The latest on Lindsey Vonn: She pulls out of final worlds events
Skier Lindsey Vonn has decided to let discretion be the better part of valor.
Vonn said today on her Facebook page she will skip the final three events at the World Championships to get over the lingering effects of a Feb. 2 concussion.
In the past two days, Vonn has faced questions from the European media over whether her injury was real since she still was skiing -- and winning silver in Sunday's downhill. Even Maria Riesch, Vonn's leading rival and longtime friend, chimed in on the subject in general terms.
"It's kind of hard to talk about not feeling well when you're winning medals," Riesch said after winning two world bronze medals while skiing with the flu.
Then there were questions from the U.S. media over whether she were taking too big a risk by racing with a head injury. She answered several Sunday, as noted in my previous blog entry, which you can read by clicking here.
The upshot is Vonn is taking time to rest. She said she has been unable to focus for an entire race, a dangerous situation for someone traveling 70 miles per hour on a couple sticks.
"My hope is that I will be healthy and fresh when the World Cup tour resumes at the end of the month in Are, Sweden,'' she said in the Facebook entry.
The last three races at worlds include Vonn's weakest individual events, slalom and giant slalom, plus the insignificant team event. Vonn had hoped most to race the giant slalom even though, ironically, it was a crash in giant slalom training that had led to the concussion.
It was just one of several racing or training accidents for Vonn this season. Among them: a crash in downhill training in late January that led to a sprained the medial collateral ligament of her left knee; and a spectacular near wipeout with no consequences other than some lost time at a Lake Louise race in December.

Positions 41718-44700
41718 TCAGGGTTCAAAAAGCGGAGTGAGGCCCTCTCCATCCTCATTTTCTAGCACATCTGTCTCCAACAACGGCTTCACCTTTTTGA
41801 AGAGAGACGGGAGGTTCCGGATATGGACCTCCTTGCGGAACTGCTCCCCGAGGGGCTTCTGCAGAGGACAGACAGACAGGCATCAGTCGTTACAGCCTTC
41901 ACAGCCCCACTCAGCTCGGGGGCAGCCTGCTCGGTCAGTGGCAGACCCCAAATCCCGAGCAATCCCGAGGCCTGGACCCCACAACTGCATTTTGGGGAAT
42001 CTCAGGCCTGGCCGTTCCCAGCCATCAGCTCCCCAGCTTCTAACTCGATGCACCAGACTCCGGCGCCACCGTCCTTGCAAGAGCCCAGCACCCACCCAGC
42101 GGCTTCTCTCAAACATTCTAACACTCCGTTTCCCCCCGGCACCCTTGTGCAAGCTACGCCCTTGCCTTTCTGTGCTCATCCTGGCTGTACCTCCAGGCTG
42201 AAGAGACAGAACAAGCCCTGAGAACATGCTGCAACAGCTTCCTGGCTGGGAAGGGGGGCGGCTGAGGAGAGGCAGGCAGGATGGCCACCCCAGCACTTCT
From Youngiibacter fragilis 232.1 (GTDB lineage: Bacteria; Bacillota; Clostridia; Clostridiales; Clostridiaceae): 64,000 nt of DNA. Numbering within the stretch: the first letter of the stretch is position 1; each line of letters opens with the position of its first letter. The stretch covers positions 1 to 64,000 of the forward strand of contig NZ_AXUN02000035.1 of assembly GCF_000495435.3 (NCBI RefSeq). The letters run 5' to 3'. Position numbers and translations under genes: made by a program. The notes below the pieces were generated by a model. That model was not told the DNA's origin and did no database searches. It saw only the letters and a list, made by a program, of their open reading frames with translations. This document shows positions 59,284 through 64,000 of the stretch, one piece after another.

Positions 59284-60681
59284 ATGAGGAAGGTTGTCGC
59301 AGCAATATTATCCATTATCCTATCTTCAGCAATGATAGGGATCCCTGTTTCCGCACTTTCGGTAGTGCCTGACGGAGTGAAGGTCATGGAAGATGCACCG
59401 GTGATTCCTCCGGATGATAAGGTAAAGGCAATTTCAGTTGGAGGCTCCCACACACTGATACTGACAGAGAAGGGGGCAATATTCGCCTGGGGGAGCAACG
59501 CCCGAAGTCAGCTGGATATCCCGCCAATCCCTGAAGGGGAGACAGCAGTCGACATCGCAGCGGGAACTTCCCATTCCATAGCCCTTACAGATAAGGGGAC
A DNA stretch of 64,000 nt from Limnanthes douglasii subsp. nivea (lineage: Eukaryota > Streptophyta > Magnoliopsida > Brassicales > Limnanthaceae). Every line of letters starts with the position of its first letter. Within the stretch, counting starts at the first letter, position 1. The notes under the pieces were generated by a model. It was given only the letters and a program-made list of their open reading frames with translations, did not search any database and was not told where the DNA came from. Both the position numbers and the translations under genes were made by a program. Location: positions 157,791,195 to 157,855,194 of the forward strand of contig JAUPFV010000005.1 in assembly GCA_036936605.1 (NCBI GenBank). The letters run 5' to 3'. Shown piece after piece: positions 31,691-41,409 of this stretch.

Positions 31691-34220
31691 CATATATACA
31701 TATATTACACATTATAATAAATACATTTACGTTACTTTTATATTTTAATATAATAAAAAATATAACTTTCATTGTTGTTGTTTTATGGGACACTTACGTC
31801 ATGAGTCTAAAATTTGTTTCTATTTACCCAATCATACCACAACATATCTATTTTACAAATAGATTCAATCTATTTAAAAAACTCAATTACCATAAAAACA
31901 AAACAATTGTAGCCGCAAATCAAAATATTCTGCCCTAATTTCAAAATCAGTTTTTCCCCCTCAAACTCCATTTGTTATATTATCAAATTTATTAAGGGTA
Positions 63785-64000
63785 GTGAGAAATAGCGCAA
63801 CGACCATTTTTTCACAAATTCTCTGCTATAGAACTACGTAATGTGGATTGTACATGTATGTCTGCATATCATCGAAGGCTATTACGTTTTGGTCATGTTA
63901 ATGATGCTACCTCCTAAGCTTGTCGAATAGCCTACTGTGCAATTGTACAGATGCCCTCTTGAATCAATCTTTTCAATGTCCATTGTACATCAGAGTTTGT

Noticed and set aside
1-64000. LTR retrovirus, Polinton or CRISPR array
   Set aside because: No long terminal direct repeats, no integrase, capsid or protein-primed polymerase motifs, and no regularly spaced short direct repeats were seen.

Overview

"I have had an unusual amount of crashes or near crashes this year, (but) most of the injuries so far have been really manageable,'' Vonn said Sunday. "This head injury seems to be one of the toughest I've faced because it's not about fighting through it.''
Yet she kept trying, which seemed foolhardy for a skier with nothing left to prove, given the danger another bump on the head could cause someone still recovering from a concussion, even if she knew a CT scan had shown no major injuries.
Vonn said Sunday that after the ski team's medical staff cleared her to race, the decision remained hers, and her competitive stubbornness took over.
That's another way of saying she is hard-headed. Something knocked sense into her over the past 24 hours.
You may have to be a little crazy to be a ski racer, but there are limits.
-- Philip Hersh
Photo: Lindsey Vonn crashes into the netting in the first run of the giant slalom at the 2010 Olympics. She broke the little finger of her right hand. Credit: Wally Skalij / Los Angeles Times